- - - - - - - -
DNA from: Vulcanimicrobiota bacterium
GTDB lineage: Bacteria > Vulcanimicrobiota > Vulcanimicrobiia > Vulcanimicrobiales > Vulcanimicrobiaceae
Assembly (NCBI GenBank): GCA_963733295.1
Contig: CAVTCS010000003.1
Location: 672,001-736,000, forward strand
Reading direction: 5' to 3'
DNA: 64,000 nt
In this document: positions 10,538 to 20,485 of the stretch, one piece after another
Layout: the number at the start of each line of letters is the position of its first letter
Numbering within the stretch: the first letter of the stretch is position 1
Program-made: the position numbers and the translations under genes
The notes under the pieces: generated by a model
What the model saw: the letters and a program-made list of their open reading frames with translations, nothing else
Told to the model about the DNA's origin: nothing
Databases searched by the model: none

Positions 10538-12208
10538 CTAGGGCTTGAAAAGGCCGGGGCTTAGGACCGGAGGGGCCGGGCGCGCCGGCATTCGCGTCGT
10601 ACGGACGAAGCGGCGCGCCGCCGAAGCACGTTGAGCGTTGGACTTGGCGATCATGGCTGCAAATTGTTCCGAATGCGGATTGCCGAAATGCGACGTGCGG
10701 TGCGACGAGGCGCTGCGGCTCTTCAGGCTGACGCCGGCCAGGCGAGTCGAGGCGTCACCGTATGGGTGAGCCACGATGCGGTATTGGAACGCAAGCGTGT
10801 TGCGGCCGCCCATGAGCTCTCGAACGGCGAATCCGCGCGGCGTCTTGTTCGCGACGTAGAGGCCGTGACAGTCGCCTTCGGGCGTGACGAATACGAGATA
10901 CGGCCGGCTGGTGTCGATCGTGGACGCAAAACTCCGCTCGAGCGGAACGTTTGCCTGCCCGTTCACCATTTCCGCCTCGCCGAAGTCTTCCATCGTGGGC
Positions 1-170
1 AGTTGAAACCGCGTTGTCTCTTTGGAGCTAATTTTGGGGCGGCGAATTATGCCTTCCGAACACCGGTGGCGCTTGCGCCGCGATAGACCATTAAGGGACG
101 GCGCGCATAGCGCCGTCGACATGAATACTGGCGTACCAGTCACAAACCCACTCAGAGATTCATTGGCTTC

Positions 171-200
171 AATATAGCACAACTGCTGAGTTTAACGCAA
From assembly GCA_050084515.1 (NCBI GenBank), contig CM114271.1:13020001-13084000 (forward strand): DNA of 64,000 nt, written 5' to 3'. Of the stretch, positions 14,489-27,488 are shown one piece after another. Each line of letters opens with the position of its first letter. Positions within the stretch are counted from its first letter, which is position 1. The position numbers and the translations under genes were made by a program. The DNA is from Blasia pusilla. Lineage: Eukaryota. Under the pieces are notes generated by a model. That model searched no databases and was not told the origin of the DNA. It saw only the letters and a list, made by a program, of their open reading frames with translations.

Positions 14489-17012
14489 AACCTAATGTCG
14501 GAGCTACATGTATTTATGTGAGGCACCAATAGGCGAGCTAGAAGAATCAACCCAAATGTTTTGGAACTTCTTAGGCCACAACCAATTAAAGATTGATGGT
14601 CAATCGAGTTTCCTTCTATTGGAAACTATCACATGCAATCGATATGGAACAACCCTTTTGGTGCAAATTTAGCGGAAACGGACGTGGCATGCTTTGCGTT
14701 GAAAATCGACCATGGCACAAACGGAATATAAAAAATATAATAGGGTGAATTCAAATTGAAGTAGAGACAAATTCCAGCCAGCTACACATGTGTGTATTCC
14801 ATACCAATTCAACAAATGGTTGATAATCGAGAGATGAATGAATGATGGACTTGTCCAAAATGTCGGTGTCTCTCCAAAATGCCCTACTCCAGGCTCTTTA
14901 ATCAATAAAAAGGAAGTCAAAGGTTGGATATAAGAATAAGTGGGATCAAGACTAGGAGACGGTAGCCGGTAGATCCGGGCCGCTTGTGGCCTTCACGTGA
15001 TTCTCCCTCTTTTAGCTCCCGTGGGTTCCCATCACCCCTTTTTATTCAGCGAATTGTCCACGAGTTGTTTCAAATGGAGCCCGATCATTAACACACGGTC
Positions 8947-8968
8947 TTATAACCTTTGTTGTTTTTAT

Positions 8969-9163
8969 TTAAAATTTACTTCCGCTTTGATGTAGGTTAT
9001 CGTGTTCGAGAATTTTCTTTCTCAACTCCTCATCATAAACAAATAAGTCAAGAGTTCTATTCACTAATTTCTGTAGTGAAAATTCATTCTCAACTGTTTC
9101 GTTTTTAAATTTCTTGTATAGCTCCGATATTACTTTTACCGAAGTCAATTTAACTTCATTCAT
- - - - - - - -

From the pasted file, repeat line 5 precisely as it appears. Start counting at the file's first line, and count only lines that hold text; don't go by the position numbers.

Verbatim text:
Location: 672,001-736,000, forward strand